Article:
hill country observerThe independent newspaper of eastern New York, southwestern Vermont and the Berkshires


News & Issues July 2018


Restoring an American giant

Pittsfield project advances efforts to develop blight-free chestnut trees


Chestnut Tree orchard photo by Susan SabinoLocal arborist Robert Presutti shows off the chestnut tree orchard at Springside Park in Pittsfield. The orchard, which Presutti was instrumental in starting, contains 3,000 tree seedlings and is part of a much broader effort to develop a blight-resistant variety of the once common American chestnut. Susan Sabino photo


Contributing writer


Many people are familiar with the opening line of “The Village Blacksmith,” the 1840 poem by Henry Wadsworth Longfellow:

Under the spreading chestnut tree,
The village smithy stands.


But very few people alive today have ever seen the majestic mature American chestnut tree that inspired Longfellow.

The American chestnut, once prevalent across the eastern United States, became all but extinct after a fungal disease, accidentally imported from Asia, decimated the trees in the first half of the 20th century. The loss of the American chestnut has been described as one of the largest ecological disasters in history: Nearly 4 billion trees across 180 million acres were wiped out.
In recent years, however, a broad effort has been under way to restore the American chestnut to its place in the landscape. And an orchard of small chestnut trees in Pittsfield’s Springside Park has become an integral part of a larger project to develop disease-resistant varieties of the American chestnut.

The Pittsfield orchard -- officially the Robert J. Presutti Chestnut Orchard -- is operated by the Massachusetts/Rhode Island chapter of the American Chestnut Foundation. The city named it in recognition of Presutti, a local arborist who helped to launch the orchard and oversees the volunteers who manage it.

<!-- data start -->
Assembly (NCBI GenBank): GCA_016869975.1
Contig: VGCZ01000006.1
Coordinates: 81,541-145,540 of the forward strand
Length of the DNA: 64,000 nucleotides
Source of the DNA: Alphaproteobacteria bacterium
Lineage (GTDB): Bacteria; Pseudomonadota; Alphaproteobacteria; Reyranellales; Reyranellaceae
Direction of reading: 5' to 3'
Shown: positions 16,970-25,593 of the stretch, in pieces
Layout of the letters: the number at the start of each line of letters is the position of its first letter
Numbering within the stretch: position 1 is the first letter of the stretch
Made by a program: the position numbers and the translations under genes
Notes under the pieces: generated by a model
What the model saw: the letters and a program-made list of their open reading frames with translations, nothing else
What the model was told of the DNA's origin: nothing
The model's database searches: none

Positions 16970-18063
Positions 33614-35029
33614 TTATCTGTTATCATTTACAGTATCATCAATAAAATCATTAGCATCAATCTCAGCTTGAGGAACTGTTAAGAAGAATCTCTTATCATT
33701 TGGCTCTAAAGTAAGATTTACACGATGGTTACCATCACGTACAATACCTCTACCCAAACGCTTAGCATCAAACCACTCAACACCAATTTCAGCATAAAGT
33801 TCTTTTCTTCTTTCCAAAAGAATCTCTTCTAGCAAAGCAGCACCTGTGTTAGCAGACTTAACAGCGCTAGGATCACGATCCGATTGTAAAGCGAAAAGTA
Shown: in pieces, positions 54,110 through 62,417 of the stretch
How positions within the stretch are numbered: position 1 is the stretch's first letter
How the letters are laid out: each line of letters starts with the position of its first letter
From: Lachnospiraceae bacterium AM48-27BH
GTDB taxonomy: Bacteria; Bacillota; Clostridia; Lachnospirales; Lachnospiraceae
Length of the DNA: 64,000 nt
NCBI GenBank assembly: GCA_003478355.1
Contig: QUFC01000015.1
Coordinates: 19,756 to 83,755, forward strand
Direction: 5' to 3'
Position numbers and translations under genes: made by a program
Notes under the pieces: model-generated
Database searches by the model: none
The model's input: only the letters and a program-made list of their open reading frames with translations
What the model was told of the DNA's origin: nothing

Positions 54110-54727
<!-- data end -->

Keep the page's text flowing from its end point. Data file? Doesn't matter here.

The orchard, which was started in 2014, occupies about 1.5 acres of meadowland in the park’s interior. It contains 3,000 chestnut seedlings, plus several larger trees that were planted in earlier years of the project.

The Springside Park site is among nearly 30 chestnut orchards that the foundation oversees in Massachusetts and Rhode Island, including another Berkshire County orchard in Stockbridge.
It is also one of five “seed production orchards” in the chestnut foundation chapter’s bi-state territory; these orchards, the organization says, represent the next generation of its long-term breeding and restoration plan.

“Essentially, the goal has been to imitate nature to create an American chestnut that can survive on its own,” Presutti said. “This is the final step before they go out into the region.”